“As a matter of fact, one of the beauties that has occurred is ... now the barriers to entry for having solar energy are quite low because there are entities that will fund it and basically lease your roof, and you still get the benefit of a reduced electricity bill without ever having to actually put out any money as an investment for your home,” Orenstein says.
“One of the most exciting things that's happening with solar in particular, renewables in general, is that it is becoming much more mainstream. That's one thing. The other thing is the battery storage - the technology has increased tremendously. When that gets a little bit lower priced. I think it will be a game changer,” she adds.
DITCHING FOSSIL FUELS
Texas currently produces 20 percent of the nation’s domestic energy according to the U.S. Energy Information Administration. The bulk of that is from fossil fuels, but about 20 percent of the electricity produced in the state comes from wind power. High levels of solar radiation, also known as sunlight, put the state, especially the Western region, in a prime position for solar power generation.
Orenstein says that with the overwhelming portion of the calendar that Texas basks in bright sunshiny days, it only makes sense that homeowners and business owners take more advantage of solar power to lower utility bills and soften our collective footprint on the planet.
Indeed, motivations among renewable energy adopters range from simply saving money or wanting a reliable power source after heavy storms, to a strong desire to reduce carbon emissions in a world growing hotter each year because of anthropogenic global warming.
Orenstein, an attorney, says her own motivation came after the terrorist attack on Sept. 11, 2001 woke her up as to how the nation’s fossil fuel energy dependency exacerbates international tensions.
“I was so angry that day, I actually thought of quitting being a lawyer and I wanted to volunteer for the military,” she says.
Eventually, she explored the issue and concluded that the nation simply must find a way to become energy independent and free of entanglements over oil in foreign countries, so she looked into a variety of ways such a transition could occur and felt that the power from the sun offered the best opportunity for unlimited and nearly free energy to power our quality of life here at home.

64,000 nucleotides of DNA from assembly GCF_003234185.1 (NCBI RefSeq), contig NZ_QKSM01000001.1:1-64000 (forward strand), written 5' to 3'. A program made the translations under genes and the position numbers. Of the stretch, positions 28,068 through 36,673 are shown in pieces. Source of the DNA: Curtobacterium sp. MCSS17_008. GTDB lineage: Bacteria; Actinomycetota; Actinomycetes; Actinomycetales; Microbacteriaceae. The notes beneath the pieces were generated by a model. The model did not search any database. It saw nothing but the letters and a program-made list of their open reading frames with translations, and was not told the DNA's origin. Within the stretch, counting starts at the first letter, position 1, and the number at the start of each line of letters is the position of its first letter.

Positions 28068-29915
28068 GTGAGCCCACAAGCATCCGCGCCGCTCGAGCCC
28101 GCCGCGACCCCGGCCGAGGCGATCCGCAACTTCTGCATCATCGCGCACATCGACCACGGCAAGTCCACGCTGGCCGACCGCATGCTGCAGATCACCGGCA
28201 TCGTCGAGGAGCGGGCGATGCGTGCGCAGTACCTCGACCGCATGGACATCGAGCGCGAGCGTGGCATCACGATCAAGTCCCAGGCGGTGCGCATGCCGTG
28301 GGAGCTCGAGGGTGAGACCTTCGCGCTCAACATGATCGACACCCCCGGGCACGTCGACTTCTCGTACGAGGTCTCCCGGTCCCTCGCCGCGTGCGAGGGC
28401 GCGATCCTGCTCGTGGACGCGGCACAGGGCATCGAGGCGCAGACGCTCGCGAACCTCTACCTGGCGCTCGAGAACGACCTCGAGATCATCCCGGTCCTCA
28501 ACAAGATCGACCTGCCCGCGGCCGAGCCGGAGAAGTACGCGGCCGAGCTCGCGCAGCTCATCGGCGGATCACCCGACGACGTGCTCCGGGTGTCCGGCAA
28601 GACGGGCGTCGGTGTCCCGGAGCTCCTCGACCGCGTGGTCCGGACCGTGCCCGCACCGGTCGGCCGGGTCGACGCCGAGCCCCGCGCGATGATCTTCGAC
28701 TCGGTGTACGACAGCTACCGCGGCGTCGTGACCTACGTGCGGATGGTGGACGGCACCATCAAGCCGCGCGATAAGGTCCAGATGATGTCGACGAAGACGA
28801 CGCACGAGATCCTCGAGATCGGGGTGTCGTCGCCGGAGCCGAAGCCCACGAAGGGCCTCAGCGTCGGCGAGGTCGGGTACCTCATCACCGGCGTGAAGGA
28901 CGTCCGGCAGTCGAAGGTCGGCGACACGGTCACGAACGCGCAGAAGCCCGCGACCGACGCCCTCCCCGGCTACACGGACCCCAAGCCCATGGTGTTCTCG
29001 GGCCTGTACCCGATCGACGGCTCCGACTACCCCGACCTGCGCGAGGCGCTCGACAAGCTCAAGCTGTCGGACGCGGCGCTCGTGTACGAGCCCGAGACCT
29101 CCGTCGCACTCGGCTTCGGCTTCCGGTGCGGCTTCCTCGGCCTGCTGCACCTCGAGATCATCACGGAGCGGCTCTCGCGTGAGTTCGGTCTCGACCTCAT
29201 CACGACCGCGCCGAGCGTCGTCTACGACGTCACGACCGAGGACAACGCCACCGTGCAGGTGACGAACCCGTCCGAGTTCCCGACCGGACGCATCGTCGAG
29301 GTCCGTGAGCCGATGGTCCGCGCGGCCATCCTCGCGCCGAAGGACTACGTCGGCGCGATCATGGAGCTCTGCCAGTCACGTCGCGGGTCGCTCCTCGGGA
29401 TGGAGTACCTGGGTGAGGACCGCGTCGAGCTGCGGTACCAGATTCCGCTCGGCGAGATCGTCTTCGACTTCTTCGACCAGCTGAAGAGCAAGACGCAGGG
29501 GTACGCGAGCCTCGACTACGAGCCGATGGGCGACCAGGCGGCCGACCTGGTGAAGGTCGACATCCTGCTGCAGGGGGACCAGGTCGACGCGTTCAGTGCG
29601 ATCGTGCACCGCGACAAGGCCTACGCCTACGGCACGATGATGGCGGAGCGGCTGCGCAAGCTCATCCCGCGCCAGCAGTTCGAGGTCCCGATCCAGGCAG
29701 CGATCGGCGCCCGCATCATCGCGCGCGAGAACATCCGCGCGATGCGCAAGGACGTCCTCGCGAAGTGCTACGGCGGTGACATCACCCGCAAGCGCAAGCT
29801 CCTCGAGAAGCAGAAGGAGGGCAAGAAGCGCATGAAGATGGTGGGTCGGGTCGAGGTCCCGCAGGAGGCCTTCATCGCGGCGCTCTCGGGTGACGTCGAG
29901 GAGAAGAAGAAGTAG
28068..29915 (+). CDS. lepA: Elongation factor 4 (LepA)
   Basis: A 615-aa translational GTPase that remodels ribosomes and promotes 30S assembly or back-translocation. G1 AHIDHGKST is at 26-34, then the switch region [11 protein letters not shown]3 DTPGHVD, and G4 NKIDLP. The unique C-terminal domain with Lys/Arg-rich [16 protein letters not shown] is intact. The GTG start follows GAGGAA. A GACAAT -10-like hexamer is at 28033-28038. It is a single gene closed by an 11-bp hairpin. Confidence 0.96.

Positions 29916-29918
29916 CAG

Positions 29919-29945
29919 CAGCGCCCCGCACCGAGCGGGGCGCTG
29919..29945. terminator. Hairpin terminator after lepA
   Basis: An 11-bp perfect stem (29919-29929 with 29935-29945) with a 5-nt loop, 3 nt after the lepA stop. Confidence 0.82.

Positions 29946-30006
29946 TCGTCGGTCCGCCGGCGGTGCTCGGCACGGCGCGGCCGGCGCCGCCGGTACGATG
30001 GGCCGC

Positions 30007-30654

“Also I’ve been extremely concerned about climate change. I have kids and I have grandkids and I want to leave this world a much better place than the mess that we have created. I want them to survive. I want them to live and enjoy life,” Orenstein says.
As to the challenges presented by a virtual event rather than an in-person tour, she says there have been some pluses and minuses in creating a comparable experience to the group’s past tours. On the one hand, more people may participate online because it won't require driving from site to site. On the other hand, they’re stuck viewing what the videographer has anticipated they may want to see, and sometimes it’s small, often overlooked details that become major elements of interest when people actually see an installation in front of them.
“I have to admit that it is not the same as being there and being hands on and touching and seeing up close,” she says. “We hope that next year, we will be back to our usual open homes and open businesses, and people can do the touchy feely portion of the tour.”
DFW Solar Tour
About: 11th annual tour is hosted by the North Texas Renewable Energy Group, a nonprofit renewable energy advocacy group. This year's tour, held virtually due to the coronavirus, features eight examples of homes, schools and municipal buildings with renewable energy.
Tour: There are virtual tours of the locations and educational videos available for viewing online now. The day of the tour, watch live Q&As with homeowners and solar experts. See schedule.
When: The interactive events will be held Saturday, Oct. 3, 9:30 a.m. to 4 p.m. Videos of sites are currently posted.